A Human Chess Match Gets Played in Leningrad, 1924

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A Human Chess Match Gets Played in Leningrad

A Human Chess Match Gets Played in Leningrad
A Human Chess Match Gets Played in Leningrad

A Human Chess Match Gets Played in Leningrad

Let’s time travel back to Leningrad (aka St. Petersburg) in 1924. That’s when an unconventional chess match was played by Peter Romanovsky and Ilya Rabinovich, two chess masters of the day.

Apparently, they called in their moves over the telephone. And then real-life chess pieces–in the form of human beings and horses–were moved across a huge chessboard covering Palace Square.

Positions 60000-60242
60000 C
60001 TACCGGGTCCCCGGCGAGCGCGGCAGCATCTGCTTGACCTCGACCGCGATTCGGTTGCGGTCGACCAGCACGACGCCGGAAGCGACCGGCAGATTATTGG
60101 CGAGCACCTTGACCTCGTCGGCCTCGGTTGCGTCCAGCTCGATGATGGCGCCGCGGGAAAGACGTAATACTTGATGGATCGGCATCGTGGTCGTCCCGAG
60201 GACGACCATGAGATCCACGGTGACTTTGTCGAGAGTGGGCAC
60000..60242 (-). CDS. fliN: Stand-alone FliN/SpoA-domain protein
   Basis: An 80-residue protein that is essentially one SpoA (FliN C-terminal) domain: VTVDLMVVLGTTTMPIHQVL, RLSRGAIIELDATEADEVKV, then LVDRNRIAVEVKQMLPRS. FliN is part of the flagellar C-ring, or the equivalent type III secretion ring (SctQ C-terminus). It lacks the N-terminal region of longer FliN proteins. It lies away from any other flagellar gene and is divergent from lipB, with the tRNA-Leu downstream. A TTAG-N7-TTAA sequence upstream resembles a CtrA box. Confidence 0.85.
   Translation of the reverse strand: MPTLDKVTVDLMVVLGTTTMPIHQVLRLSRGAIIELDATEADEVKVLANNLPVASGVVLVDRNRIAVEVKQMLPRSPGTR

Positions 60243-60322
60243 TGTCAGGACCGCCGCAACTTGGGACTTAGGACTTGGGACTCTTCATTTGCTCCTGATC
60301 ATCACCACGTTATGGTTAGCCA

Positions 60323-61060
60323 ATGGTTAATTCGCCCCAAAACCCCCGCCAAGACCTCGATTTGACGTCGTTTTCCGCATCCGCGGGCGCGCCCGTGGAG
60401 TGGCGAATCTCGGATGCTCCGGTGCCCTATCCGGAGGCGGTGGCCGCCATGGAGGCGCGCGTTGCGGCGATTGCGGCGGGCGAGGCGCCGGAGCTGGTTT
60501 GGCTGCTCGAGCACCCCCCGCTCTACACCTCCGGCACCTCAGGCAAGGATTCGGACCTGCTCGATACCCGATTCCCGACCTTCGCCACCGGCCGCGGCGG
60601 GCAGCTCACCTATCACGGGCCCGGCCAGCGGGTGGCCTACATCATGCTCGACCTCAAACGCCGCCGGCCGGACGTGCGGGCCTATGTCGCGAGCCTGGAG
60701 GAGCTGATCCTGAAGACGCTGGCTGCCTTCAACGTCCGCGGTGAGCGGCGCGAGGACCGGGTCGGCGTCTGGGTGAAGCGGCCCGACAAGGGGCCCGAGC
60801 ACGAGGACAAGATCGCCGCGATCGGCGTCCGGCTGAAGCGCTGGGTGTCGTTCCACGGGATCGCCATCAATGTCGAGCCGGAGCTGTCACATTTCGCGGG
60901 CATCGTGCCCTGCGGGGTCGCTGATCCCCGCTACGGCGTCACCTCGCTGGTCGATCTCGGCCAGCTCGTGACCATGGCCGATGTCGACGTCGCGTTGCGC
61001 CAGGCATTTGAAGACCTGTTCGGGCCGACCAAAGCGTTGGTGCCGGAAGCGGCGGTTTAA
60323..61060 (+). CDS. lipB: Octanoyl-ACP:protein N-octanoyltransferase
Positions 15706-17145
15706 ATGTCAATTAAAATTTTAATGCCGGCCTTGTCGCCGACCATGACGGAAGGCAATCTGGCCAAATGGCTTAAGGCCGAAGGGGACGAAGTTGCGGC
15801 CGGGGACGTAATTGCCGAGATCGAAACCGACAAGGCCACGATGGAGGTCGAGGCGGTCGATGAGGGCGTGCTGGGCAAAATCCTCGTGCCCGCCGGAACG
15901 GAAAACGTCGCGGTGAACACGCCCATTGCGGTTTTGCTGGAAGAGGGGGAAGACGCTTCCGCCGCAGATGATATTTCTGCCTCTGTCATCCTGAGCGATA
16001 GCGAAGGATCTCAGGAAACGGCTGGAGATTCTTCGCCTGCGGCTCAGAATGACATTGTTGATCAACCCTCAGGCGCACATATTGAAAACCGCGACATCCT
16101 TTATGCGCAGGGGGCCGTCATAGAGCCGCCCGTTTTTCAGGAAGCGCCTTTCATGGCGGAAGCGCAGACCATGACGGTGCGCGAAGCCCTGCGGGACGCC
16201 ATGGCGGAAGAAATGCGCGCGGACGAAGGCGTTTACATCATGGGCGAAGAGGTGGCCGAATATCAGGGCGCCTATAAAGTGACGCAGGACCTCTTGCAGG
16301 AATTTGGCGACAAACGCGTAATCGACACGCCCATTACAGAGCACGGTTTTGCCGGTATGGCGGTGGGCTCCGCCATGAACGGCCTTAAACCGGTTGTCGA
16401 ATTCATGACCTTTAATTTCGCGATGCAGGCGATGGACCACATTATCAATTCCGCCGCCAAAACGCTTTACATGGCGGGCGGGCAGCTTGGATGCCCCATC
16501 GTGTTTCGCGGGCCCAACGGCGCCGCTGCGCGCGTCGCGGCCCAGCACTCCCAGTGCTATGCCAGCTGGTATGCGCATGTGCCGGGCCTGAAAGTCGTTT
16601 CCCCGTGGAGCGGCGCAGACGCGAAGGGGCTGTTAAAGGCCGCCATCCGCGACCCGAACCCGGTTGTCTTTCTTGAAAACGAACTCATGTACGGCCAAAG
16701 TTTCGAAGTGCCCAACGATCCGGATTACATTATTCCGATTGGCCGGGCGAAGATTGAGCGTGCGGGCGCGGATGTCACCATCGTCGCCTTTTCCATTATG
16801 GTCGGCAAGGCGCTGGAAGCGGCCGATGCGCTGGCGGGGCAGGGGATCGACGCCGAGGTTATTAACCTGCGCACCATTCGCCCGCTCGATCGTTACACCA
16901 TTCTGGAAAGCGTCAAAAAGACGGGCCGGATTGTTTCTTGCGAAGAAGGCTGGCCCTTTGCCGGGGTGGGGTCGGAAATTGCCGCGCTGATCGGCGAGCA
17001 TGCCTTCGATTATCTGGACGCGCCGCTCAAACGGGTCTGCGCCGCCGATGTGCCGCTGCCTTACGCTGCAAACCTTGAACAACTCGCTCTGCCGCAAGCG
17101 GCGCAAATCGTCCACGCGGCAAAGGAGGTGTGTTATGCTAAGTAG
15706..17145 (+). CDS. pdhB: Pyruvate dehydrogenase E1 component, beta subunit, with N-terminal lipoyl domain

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Members of the Soviet Union’s Red Army served as the black pieces; members of the Soviet navy were the white pieces. They’re all on display above, or shown in a larger format here.

According to this online forum for chess enthusiasts, the 5-hour match “was an annual event, designed to promote chess in the USSR.” 

The first such match was held in Smolensk in 1921. We’re not sure who won the St. Petersburg contest.


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